Terms that obscure rather than clarify


I’m baffled at times by the language and words used in this broad discussion regarding not only Guam but the CNMI when it comes to the ongoing conversation of the military transformation in the Mariana Islands.

Some of the words used make no sense to me. The word “impact” is the best example I can think of and here’s what I mean: The word “impact” in my mind is a word more closely associated with, say, an economic event, such as what will be the “impact” of the stock markets should the Federal Reserve make the decision to raise interest rates? One answer is the possible decline of stock prices and the incentive for many investors to move money into bonds.

The use of the word “impact” within the context of a military buildup, however, is misguided because it hides the fact that natural, historical, and cultural resources will be lost, damaged, destroyed and harmed from proposed military actions or “training.”

Coral colonies will be damaged or destroyed if they meet a 75-ton LCAC at low tide over at Unai Chulu and this will result in the loss and destruction of thousands of coral colonies located on the island of Tinian that literally took thousands of years for Mother Nature to construct. The same goes with South Beach on Pagan Island.

Another thing that irritates me about this entire endeavor is the use of the word “training” because in my opinion the word is very misleading, as is the word “impact.”

The word “training” makes sense if one runs every day for 5 miles in order to train for a half-a-marathon in two months for the purpose of attempting to win a future race. But the word “training” within the context of military activities that may take place on Pagan and Tinian seems to me to be very misleading and largely sanitized because when the military trains, the “training” that is being proposed will include the use of small ammunition, medium-sized ammunition, large ammunition, rockets, bombs, missiles, mortar, hand grenades, submunitions, artillery, underwater explosives, and other kinds of explosive objects that, in combination and on a stand-alone basis, will produce hazardous wastes and toxic substances that will be introduced into the air, the coastal areas, the land surfaces and below the land surface domains that will result in the harm, injury, damage, loss, and destruction of the ecosystems found on both Pagan and Tinian that will, in turn, introduce greater risks to the human health and welfare of our people.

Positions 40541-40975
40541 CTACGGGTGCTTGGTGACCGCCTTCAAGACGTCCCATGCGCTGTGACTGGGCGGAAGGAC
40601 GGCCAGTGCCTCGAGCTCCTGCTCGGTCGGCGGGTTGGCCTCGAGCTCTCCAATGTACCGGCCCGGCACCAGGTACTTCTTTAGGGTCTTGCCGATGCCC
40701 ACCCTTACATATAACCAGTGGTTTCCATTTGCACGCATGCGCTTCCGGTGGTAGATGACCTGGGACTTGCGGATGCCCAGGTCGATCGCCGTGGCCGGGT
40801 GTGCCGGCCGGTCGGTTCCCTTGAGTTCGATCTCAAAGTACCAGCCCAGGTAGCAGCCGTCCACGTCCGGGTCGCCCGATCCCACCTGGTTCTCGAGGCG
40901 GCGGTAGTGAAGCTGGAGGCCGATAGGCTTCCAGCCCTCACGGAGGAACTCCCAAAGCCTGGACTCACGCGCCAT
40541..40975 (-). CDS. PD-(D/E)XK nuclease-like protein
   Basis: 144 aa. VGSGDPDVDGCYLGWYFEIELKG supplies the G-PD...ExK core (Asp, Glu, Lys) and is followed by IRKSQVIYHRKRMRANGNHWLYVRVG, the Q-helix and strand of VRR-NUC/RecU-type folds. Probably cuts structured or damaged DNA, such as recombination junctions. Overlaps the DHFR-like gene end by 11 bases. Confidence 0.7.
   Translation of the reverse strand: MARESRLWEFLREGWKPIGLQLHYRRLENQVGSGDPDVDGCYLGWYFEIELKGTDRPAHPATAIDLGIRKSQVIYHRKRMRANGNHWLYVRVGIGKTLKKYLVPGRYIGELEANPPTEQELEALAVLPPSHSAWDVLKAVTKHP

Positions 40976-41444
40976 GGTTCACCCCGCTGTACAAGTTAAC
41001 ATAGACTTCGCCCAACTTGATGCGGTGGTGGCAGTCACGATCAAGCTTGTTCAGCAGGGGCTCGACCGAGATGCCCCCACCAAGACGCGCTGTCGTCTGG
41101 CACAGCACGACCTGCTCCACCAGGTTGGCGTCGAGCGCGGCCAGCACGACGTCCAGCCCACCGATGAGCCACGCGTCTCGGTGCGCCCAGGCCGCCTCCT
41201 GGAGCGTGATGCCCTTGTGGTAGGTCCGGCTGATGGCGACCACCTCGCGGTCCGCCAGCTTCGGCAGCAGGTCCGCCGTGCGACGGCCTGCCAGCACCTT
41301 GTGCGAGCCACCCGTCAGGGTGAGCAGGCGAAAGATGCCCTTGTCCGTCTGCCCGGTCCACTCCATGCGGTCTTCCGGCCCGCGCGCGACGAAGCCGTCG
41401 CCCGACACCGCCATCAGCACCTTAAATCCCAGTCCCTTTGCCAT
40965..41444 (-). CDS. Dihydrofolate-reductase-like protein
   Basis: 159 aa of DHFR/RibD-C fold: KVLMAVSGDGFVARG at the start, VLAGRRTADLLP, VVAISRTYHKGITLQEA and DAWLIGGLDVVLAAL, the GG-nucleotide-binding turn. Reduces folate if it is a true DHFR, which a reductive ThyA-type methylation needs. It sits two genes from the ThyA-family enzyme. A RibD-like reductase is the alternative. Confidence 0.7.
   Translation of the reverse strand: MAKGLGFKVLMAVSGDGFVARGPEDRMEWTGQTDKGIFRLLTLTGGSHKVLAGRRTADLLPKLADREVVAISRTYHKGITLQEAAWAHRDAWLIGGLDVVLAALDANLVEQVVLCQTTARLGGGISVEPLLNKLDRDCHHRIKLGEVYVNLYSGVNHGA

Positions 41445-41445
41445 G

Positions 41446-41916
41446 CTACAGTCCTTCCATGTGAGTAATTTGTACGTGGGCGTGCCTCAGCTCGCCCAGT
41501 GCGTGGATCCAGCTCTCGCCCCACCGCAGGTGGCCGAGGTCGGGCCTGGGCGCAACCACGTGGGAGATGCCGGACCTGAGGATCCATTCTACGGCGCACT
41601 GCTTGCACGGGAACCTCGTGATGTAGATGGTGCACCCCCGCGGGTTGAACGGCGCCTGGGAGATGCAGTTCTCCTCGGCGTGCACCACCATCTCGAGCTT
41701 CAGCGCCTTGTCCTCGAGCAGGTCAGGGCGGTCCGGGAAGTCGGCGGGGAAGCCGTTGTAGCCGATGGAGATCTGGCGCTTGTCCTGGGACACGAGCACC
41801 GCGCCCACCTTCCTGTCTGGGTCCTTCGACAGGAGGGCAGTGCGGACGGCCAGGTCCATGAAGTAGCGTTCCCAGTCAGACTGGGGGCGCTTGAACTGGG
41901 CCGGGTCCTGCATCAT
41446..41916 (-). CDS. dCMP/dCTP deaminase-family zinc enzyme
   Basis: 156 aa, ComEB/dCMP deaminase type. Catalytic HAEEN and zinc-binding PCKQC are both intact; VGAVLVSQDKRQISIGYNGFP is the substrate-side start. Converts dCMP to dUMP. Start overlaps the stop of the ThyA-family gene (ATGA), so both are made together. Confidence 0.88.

The overall point that I’m trying to make is that the words used by the military and adopted by several stakeholders do not necessarily help all involved and interested to develop a better and more complete understanding of what is at stake—and what is at stake is that in the future, damage, loss, harm, destruction, and injury to human health, to the environment, to Chamorro cultural practices and to associated social systems will be realized, representing life taking, versus life giving activities. Is this the future that islanders want to pass on to future generations in the name of Marine Corps and military desires and wants? I hope not.

Our islands are sacred in part because they are so small, with limited amounts of resources available to all villagers.

I don’t think anyone is against American military readiness nor do I think that folks truly dislike the Marines and the military, but I do think the proposals put forth so far by the military will result in the irreparable and irreplaceable loss, harm, injury, damage, and destruction to both Pagan and Tinian islands for several reasons including some of the reasons listed above. This to me is unreasonable and unjust.

Rick Perez
Hanover, NH

Rick Perez

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